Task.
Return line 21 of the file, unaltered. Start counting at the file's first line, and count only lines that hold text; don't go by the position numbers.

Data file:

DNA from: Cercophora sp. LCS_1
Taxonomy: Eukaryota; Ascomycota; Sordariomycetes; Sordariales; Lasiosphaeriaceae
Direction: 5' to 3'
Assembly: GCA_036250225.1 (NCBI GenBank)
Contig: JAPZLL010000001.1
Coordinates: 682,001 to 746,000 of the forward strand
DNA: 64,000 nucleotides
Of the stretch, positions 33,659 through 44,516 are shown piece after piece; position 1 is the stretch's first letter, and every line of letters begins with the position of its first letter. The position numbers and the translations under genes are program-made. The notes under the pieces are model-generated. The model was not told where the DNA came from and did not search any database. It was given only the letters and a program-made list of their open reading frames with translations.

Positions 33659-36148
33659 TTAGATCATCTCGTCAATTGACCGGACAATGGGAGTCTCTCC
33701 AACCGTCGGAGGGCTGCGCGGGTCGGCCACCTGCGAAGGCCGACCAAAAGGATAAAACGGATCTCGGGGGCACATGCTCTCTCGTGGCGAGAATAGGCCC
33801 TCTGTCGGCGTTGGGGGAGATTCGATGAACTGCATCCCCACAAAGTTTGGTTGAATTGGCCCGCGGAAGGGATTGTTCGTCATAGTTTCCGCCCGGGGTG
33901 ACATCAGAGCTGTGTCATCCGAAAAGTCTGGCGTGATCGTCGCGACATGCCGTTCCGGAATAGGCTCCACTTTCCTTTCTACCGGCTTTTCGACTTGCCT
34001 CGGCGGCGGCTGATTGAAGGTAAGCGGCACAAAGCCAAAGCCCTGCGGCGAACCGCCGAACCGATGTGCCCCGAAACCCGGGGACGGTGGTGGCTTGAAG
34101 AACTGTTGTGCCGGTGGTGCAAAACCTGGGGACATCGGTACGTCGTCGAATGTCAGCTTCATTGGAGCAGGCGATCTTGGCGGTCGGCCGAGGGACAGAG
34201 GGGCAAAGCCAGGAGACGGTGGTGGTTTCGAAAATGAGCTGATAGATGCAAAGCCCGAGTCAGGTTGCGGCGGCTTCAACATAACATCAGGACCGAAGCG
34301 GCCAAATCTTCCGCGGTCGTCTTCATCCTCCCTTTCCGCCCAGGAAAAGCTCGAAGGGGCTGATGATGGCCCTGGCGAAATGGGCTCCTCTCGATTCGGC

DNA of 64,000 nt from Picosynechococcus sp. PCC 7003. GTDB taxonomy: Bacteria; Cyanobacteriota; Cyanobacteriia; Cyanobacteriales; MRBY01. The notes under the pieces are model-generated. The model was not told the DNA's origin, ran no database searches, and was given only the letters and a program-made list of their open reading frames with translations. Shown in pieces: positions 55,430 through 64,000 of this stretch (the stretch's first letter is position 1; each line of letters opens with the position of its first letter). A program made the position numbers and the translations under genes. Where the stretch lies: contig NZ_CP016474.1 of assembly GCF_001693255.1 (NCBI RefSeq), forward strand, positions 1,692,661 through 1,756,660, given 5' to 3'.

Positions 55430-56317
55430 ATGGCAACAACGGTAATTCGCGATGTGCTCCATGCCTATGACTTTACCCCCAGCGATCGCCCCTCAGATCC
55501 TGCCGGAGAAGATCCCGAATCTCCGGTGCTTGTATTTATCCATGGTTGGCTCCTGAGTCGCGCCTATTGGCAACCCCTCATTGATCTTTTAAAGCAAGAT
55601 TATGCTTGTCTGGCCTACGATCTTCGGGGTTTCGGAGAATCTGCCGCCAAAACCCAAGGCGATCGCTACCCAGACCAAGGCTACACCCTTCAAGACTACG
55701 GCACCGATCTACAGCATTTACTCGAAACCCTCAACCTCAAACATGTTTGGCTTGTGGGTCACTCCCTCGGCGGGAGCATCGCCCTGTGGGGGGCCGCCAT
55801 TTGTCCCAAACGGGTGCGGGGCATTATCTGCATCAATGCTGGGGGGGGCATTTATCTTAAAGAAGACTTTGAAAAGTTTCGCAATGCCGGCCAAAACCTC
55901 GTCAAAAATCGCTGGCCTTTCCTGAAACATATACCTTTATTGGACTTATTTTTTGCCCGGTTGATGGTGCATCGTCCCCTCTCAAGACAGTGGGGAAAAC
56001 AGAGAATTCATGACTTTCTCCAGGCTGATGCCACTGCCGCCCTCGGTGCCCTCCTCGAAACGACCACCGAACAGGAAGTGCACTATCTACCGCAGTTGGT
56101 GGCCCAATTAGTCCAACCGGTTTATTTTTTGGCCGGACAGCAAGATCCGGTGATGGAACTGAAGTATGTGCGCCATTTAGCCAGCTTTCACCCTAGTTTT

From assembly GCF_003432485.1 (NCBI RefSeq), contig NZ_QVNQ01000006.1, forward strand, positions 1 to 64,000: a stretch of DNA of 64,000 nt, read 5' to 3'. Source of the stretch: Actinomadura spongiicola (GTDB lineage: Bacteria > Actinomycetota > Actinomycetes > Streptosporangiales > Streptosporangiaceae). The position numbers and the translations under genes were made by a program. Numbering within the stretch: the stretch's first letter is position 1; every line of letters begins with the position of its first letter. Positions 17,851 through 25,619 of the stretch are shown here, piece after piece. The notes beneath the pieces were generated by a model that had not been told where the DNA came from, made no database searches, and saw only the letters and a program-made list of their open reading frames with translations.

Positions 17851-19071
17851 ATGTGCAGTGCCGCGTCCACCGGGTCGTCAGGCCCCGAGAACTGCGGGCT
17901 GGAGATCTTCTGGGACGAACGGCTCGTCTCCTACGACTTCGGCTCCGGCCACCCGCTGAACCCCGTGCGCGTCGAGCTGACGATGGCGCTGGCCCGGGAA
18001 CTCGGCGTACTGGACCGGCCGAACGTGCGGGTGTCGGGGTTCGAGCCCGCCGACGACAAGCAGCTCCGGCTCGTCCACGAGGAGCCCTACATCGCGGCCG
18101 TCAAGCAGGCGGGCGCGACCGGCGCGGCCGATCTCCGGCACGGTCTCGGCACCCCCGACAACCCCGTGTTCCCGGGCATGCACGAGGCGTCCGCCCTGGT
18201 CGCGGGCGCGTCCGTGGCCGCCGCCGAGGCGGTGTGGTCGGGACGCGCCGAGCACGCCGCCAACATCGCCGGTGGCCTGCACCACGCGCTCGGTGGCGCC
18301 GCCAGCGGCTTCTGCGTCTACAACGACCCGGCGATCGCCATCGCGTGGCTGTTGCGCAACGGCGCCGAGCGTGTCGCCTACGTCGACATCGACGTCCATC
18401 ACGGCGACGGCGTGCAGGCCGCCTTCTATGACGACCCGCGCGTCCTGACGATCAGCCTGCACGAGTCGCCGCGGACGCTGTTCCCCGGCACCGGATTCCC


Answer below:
55501 TGCCGGAGAAGATCCCGAATCTCCGGTGCTTGTATTTATCCATGGTTGGCTCCTGAGTCGCGCCTATTGGCAACCCCTCATTGATCTTTTAAAGCAAGAT